Being a coastal city that is below sea level, Beira in Mozambique is vulnerable to the impacts of climate change, especially cyclones. With hopes of making the city withstand extreme weather events, and improve its climate resilience, the government undertakes mitigation measures writes Ilódio Sandoval Bata.
Between March 2019 and February 2021, Mozambique was affected by extreme weather events which, in addition to causing deaths, caused extensive material damage. In the last two years, besides a severe drought, Mozambique was affected by a wave of cyclones.
Idai, the strongest since Cyclone Jokwe of 2008, hit the country in March 2019. The cyclone made landfall at Beira, the capital city of Sofala province. With wind speeds of up to 205 kilometres per hour, Idai devastated Manica, Tete, Zambézia and Inhambane provinces too. It affected 1.85 million people; and 603 people lost their life.
After Idai, Cyclone Kenneth followed in April of the same year, a category three tropical cyclone that hit Cabo Delgado province, affecting a quarter million people.
When Mozambique was yet to recover from the two cyclones, it was hit by two more cyclones in 2021 – Eloise in January and Guambe in February. While Eloise affected Sofala and Manica, Guambe affected other provinces.
Sofala and Manica suffered another blow when tropical storm Chalane hit them. In addition to causing fatalities, the storm destroyed public and private infrastructures.
It should be noted that cyclones Idai and Eloise had a common denominator: the province of Sofala, Beira in particular. In fact, the cyclones reinforced the vulnerability of Beira, Mozambique’s second largest city, which has been at the receiving end for many years.
This revived the debate of moving the city to another location with better living conditions, as it is below sea level, making it more vulnerable to erosion and rising ocean waves.
According to Acácio Tembe, who heads the Weather Forecasting Department at the National Institute of Meteorology (INAM), the cyclones that hit Beira are a reflection of climate change, the effects of which are being felt all over the world.
He says that the frequent cyclones – with Beira almost always as their point of entry – is explained by the change in the nature of water in the Mozambique Channel.
"The behaviour of the waters has changed in the last five years. Waters in the central strip of the Mozambique Channel have been warm in the month of December and this easily attracts cyclones," Tembe explains. However, he stresses that this was not in itself a conclusive explanation for the cyclones, as studies were still being carried out.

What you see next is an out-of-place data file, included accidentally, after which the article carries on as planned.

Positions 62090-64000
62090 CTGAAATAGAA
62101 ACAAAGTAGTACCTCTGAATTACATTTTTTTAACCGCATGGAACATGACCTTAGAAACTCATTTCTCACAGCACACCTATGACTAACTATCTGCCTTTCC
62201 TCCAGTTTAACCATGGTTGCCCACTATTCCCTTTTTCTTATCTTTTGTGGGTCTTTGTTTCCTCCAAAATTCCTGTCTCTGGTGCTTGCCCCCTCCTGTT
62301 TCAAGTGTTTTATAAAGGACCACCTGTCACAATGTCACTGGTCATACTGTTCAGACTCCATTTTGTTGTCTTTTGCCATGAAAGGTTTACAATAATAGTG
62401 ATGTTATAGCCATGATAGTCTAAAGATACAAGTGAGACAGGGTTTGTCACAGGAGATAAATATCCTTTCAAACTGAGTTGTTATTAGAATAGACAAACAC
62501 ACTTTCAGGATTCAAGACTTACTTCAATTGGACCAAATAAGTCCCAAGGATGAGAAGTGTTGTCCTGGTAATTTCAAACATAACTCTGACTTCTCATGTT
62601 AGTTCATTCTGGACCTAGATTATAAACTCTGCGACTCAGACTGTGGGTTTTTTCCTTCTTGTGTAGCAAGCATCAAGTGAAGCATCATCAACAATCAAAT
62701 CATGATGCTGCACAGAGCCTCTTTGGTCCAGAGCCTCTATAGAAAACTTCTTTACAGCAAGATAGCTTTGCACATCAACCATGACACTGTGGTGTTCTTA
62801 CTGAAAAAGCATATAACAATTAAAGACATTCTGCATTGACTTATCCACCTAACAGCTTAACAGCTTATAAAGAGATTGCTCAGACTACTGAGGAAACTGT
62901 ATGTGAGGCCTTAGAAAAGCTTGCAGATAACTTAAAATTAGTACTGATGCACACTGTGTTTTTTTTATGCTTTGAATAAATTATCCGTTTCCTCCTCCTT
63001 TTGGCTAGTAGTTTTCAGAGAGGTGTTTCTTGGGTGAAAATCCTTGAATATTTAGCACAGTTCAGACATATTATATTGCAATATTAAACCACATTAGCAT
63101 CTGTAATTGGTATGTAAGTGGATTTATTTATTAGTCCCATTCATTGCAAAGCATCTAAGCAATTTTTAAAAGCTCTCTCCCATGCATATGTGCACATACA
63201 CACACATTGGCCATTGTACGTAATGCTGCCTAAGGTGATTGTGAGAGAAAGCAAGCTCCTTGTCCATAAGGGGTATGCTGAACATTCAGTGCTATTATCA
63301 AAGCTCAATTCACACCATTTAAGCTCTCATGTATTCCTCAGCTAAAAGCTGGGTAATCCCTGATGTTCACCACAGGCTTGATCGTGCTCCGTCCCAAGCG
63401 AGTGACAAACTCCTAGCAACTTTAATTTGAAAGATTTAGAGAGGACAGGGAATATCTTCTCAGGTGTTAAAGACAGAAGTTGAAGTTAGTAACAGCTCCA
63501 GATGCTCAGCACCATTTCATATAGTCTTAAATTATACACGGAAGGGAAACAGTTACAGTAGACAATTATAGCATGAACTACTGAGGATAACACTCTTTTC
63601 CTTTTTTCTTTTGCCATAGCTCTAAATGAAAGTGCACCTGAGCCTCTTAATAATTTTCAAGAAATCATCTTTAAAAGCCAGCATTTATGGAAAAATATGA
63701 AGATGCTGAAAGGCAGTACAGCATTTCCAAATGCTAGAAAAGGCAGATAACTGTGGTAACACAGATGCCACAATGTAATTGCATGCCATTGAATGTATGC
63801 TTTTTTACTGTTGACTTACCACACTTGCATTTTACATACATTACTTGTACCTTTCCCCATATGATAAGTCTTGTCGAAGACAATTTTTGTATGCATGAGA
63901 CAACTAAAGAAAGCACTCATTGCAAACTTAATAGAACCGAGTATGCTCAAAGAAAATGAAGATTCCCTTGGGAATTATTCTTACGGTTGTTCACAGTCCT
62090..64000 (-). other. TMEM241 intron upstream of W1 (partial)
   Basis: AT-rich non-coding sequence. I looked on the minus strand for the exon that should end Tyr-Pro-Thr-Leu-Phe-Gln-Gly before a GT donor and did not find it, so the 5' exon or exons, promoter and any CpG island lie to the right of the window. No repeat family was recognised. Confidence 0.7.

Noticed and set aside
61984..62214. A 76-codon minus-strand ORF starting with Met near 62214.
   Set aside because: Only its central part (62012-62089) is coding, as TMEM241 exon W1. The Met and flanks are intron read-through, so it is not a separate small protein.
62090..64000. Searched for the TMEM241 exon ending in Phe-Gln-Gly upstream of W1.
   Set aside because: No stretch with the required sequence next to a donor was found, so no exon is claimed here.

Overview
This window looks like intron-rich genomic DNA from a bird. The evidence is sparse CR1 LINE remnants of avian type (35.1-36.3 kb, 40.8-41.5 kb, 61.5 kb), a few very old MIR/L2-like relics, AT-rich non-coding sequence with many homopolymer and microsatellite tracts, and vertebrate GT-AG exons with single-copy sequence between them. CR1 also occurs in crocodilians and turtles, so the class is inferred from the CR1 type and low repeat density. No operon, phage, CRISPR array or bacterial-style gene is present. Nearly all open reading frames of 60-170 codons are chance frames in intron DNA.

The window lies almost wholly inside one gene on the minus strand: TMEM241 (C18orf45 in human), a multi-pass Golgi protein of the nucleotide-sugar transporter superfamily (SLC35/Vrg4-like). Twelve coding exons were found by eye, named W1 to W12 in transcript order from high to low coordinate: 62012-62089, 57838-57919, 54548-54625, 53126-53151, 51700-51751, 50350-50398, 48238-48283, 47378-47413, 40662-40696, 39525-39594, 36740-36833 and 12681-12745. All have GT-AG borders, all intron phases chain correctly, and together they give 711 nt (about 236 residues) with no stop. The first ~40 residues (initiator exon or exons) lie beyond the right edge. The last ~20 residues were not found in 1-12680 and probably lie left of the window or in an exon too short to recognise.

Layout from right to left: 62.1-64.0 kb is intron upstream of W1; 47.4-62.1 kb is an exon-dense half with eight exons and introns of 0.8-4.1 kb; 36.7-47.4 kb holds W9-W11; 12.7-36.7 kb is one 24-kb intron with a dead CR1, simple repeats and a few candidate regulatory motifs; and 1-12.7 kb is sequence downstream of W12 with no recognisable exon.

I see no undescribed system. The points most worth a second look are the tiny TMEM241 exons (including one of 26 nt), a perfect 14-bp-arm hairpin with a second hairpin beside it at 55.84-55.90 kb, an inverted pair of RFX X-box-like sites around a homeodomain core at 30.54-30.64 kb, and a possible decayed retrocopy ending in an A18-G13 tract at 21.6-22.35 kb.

Following the passage of the cyclones, Beira remains a shadow of its former self, despite the efforts of the city council to restore it. Sanitation remains deficient. Erosion is still the hallmark of some areas of the city. Even with rains of moderate intensity, the city becomes totally or partially flooded. Estimates indicate that Beira needs about 900 million meticais (~ € 12 million) for its reconstruction.
The cyclones that hit the city have accelerated the change of the ecosystem and loss of biodiversity. Global warming and changing climate are leading to a rise in sea levels, threatening the very existence of the city of Beira due to its vulnerable location.
Noted environmentalist Carlos Serra looks with concern at the situation in which the city finds itself. Despite the bleak picture, he believes that it is still possible to stall the city’s 'disappearance', with some interventions. "The situation is worrying, but it is possible to gain time and delay it," he says.
The Beira of today, says Serra, is no longer what it was 50 years ago. He points out that it is suffering the effects of natural phenomena, partly as a result of human actions. He highlights, by way of example, the destruction of dunes, mangroves and wetlands that served as natural retention basins for water, and barriers for coastal protection.
Interventions for improvement
Regarding the future, Serra does not see an encouraging scenario. The city's disappearance looms, if no intervention is made, he fears. Serra stresses that the sea level will continue to rise, a situation that, in his opinion, could lead to coastal and low-lying areas becoming submerged.
The environmentalist regrets the fact that the degradation of ecosystems has continued, and that the restoration does not include climate-resilient constructions. However, he points out the construction of the Chiveve Canal and the ecological park as being important steps towards protection of the city.
Inaugurated in December 2020, the green infrastructure park in Beira, along with leisure and entertainment features, guarantees the management of the Chiveve River. This minimises flooding which affect around 30,000 families during rainy seasons.
Costing over € 31 million, the park, said to be the biggest urban park in Africa, was funded by the World Bank, the German Cooperation Bank and the Mozambican government. This work is a part of the restoration of Chiveve Canal started in 2013.
Beira and other cities including Maputo, Quelimane and Pemba have a high rate of degradation of mangroves, cut for use as charcoal, firewood and construction material.
Conservation or replacement of the dunes and recovering the mangroves and marshes taken over by housing, are some of the interventions that Serra suggests to mitigate Beira’s vulnerability. “The city council should stop authorising constructions or any developments in such eco-sensitive places,” he says.
Despite the challenges, the authorities undertake measures to mitigate the damage caused by climate change. An example is the construction of a wall along the cyclone-hit coastline at a cost of about € 80 million, to prevent seawater intrusion.
It is hoped that such measures would make Beira more resilient against climate impact.